Here, I'm not talking specifically about the situation in Mexico: genuinely, I've not yet assimilated all that's gone on nor absorbed what the milieu has to say about it (my ignorance). But to imply, as I think you do, that the ICC doesn't encourage genuine movements of the working class, in whatever way you define that, is simply not true, IMO.

And in any case, while organisations can and do have different appreciations of this or that movement, others are more clear cut. Wars and mass strikes for example. Here, the most basic, and in some ways the most important social convulsions, I really think it ammounts to dereliction of duty not to unify forces when both major groups in the present 'left communist' camp are saying exactly the same thing.

We're not talking marriage or mergers here: just the most elemental work when (IMO) the proletariat needs it most. But as mic of the IBRP blithely says 'our work must go on. Without the ICC'. Now someone please explain to me again, exactly, why that is?

There's much else in your post - the historical stuff (GCF and PcInt etc) to talk about but.... And I don't understand the last para of your post to me, but I never said I was bright.

mic
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Dec 15 2006 09:55

OliverTwister, I couldn't agree more. It's exactly the way we in the IBRP perceive the situation, and I'll only add these different positions on events and struggles are rooted into different analysis.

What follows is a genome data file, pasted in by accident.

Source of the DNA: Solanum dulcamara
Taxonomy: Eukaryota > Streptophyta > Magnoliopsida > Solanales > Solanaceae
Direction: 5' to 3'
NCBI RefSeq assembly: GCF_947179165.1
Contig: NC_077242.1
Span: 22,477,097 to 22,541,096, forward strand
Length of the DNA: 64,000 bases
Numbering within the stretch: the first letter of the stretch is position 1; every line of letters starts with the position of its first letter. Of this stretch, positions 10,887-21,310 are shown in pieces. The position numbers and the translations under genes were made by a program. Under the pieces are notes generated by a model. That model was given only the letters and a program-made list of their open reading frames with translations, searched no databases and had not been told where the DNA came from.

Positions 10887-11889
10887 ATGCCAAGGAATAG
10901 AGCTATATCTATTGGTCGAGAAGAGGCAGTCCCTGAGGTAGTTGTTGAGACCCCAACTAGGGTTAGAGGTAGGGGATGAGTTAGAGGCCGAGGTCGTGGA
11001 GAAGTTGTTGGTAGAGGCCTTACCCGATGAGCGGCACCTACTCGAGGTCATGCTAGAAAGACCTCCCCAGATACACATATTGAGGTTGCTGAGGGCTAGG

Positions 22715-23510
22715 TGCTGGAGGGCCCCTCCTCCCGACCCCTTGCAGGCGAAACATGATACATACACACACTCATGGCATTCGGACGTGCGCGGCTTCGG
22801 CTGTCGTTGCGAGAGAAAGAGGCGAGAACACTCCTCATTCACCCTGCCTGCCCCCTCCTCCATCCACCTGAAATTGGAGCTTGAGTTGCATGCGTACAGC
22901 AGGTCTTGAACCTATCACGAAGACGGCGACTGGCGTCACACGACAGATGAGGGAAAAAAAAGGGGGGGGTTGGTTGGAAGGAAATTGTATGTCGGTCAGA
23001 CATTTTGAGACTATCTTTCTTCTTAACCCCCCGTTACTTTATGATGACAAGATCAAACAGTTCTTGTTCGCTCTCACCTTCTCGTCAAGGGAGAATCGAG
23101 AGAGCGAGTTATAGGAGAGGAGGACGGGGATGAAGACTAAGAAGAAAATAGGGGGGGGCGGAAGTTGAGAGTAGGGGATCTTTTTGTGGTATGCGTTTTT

IBRP has produced documents (a lot of documents, I would say) about the Argentinian events in 2001. With all its limits, the piqueteros movement was a great hope and an example for the world working class.

I'm quoting from The Piqueteros Movement of Argentina:

Quote:
The great task facing class subjectivity and the mass of disinherited Argentinians is not so much to free themselves from their democratic illusions, since these have been exhausted by the experience of ten years of political struggle, but to unite their autonomous organisations and pave the way to their own dictatorship. Certainly, the masses have overthrown a government and imposed their organs' collective will through street fighting and strikes, but they have not destroyed the state or the bosses' organisation. Nor have they united their various partial struggles -- and the organs of power with which, at various levels, have replaced the apparatus of government -- into a general struggle for the installation of the dictatorship of the proletariat.